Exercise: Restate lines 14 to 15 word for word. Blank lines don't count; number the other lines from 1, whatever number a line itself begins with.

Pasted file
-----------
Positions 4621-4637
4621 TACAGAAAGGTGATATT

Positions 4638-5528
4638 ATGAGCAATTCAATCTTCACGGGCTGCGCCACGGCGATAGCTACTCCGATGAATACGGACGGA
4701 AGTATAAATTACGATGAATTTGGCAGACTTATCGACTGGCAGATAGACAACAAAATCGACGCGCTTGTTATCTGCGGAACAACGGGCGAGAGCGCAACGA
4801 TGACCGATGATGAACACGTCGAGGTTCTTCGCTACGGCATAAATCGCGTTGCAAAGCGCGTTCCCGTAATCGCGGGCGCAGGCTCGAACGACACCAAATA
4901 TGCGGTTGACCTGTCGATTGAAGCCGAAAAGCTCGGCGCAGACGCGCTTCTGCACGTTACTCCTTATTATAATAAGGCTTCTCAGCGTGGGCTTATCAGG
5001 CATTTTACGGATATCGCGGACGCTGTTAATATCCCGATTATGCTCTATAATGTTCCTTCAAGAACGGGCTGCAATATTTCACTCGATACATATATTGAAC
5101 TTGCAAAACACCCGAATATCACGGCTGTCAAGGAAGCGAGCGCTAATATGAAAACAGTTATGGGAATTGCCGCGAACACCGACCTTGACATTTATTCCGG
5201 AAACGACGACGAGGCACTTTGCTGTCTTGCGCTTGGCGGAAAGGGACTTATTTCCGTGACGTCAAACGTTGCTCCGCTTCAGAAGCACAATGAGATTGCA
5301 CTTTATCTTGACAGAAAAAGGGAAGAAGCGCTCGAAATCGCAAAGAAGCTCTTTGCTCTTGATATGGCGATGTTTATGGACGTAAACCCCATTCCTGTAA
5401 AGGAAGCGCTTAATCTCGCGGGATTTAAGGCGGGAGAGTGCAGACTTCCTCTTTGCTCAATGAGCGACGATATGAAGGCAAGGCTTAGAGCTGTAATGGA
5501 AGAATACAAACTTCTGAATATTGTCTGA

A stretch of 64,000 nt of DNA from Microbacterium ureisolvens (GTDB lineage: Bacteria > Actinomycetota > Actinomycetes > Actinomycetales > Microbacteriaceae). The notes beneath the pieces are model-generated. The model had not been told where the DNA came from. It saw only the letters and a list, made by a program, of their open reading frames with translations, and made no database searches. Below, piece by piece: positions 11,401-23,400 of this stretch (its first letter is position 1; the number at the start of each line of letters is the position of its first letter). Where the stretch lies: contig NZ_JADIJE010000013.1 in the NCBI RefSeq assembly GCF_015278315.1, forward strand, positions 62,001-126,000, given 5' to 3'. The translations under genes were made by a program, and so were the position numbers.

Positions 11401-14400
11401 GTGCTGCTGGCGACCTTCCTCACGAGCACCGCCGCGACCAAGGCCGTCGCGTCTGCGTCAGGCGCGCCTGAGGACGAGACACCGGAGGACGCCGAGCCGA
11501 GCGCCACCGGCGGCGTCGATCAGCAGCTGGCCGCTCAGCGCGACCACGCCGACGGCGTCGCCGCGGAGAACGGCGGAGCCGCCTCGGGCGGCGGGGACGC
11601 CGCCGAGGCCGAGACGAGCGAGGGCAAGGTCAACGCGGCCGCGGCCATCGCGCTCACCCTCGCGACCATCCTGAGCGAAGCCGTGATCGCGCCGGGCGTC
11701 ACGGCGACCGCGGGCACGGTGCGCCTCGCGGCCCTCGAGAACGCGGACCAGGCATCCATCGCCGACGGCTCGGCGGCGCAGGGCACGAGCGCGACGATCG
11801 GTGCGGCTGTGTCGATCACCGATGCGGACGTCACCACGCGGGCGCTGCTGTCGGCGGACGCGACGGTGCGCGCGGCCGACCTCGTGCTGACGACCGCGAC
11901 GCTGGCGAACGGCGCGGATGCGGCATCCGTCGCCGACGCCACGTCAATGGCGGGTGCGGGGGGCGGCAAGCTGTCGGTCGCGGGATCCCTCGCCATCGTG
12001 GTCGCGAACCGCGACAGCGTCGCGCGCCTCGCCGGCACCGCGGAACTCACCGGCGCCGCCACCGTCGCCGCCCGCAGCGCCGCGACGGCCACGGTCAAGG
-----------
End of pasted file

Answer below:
A stretch of 64,000 nt of DNA from Microbacterium ureisolvens (GTDB lineage: Bacteria > Actinomycetota > Actinomycetes > Actinomycetales > Microbacteriaceae). The notes beneath the pieces are model-generated. The model had not been told where the DNA came from. It saw only the letters and a list, made by a program, of their open reading frames with translations, and made no database searches. Below, piece by piece: positions 11,401-23,400 of this stretch (its first letter is position 1; the number at the start of each line of letters is the position of its first letter). Where the stretch lies: contig NZ_JADIJE010000013.1 in the NCBI RefSeq assembly GCF_015278315.1, forward strand, positions 62,001-126,000, given 5' to 3'. The translations under genes were made by a program, and so were the position numbers.

Positions 11401-14400